By Worth Allen
Reprinted from The Leader, Spring 2002, Vol. 17, No. 2
In a quest to make wilderness areas economically profitable, the United States has created a network of roads that permeates roughly 94 percent of our nation's total land. Our National Parks are thoroughly fragmented by pavement, and our National Forests are filled with 380,000 miles of roads-enough to circle the entire globe fifteen times. Seeing how few major tracts of expansive, undisturbed wilderness remained in our nation prompted former President Clinton to create the landmark Roadless Initiative shortly before leaving office last January.
This initiative placed a permanent ban on the construction of new roads in 58.5 million acres of currently roadless national forest land. Affecting one quarter of the land under the Forest Service's jurisdiction, the ban covered 2.2 percent of America's 2.5 billion acres. As one wilderness advocate pointed out, "In the war over federal land management between the timber industry and environmentalists, there are no greater spoils than the last remaining roadless areas." Before finalizing the initiative, the Forest Service held a 60-day public comment period, during which time 600 meetings were held across the country. A record 1.7 million people commented in writing, nearly quadrupling the previous record of public opinion responses. According to the Forest Service, "letters of support arrived in U-Hauls, boxes, and mail-sacks" from every corner of the nation. A full 95 percent of the public response favored a ban on the construction of new roads in roadless areas.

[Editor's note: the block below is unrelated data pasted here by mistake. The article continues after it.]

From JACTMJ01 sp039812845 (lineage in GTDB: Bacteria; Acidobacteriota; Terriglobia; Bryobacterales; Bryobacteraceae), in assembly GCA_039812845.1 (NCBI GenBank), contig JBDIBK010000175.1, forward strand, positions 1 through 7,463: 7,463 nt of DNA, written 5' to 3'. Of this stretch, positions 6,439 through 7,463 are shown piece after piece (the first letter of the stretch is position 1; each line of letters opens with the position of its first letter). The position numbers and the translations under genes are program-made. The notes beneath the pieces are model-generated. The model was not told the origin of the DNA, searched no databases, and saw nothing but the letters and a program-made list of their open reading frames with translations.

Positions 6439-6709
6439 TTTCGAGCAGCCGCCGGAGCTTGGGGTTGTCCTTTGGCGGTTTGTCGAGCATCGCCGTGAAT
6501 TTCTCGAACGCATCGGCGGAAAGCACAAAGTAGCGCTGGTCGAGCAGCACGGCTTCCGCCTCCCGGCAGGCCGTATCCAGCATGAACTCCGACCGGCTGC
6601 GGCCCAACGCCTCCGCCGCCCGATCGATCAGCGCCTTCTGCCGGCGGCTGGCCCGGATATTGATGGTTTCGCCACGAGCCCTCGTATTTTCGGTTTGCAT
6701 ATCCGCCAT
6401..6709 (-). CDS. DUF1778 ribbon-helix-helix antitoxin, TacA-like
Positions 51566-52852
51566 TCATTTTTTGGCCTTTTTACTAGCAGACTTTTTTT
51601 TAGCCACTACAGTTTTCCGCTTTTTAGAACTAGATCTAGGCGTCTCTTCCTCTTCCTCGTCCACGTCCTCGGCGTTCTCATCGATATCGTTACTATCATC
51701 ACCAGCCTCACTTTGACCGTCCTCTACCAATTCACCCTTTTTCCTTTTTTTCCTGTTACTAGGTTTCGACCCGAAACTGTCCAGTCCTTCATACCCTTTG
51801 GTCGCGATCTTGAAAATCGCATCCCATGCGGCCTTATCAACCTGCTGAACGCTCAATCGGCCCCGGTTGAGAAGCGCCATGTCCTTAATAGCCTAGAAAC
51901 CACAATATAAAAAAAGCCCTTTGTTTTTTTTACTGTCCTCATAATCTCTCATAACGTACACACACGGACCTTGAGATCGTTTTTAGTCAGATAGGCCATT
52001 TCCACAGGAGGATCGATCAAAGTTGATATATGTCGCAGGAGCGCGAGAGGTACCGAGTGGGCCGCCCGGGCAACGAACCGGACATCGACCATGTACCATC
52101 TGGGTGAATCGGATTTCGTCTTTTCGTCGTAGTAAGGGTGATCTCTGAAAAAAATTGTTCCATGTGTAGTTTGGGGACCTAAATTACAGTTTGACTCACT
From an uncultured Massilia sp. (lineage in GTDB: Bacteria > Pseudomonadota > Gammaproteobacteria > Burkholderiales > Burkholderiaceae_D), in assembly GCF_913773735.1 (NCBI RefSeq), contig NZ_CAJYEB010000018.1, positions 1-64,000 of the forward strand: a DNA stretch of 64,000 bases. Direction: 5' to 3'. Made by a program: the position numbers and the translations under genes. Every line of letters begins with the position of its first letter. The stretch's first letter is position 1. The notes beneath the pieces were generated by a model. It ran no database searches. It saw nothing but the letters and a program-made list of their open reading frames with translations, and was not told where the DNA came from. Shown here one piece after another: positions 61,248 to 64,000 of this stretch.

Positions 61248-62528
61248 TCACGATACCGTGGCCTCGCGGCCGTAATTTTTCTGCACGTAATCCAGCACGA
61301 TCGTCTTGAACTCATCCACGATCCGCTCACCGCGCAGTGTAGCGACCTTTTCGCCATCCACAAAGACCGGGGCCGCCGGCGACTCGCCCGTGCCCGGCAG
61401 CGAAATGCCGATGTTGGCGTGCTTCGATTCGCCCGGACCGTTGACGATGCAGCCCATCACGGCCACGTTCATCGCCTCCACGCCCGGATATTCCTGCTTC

Despite this overwhelming public support, the Roadless Initiative appears to be in trouble. President Bush and Secretary of the Interior Gale Norton are quietly taking steps that could eventually lead to a repeal of the entire initiative. Upon taking office, Bush immediately halted implementation of the policy, allowing road building to continue unabated while the new administration re-evaluated its position. This past December, interim directives were put in place that cut straight to the heart of Clinton's intentions. In short, the new directives minimize old growth protection in roadless areas, abolish the initiative's integral component requiring a "compelling need" to build a road in roadless areas, and abolish all protections afforded to small wilderness regions that are adjacent to main roadless areas. The directives also give the Forest Service nearly complete discretion about whether environmental impact statements will be needed before building a road into protected territory.
NOLS strongly supports measures like the Roadless Initiative that protect our remaining tracts of relatively undisturbed wildlands. Not only are these areas our classrooms, they provide important habitat for wildlife, solitude for humans, clean water for nearby towns, and contribute immeasurably to our nation's biodiversity. While we support efforts to increase the efficiency of the Forest Service, our primary concern is active protection of public wilderness resources.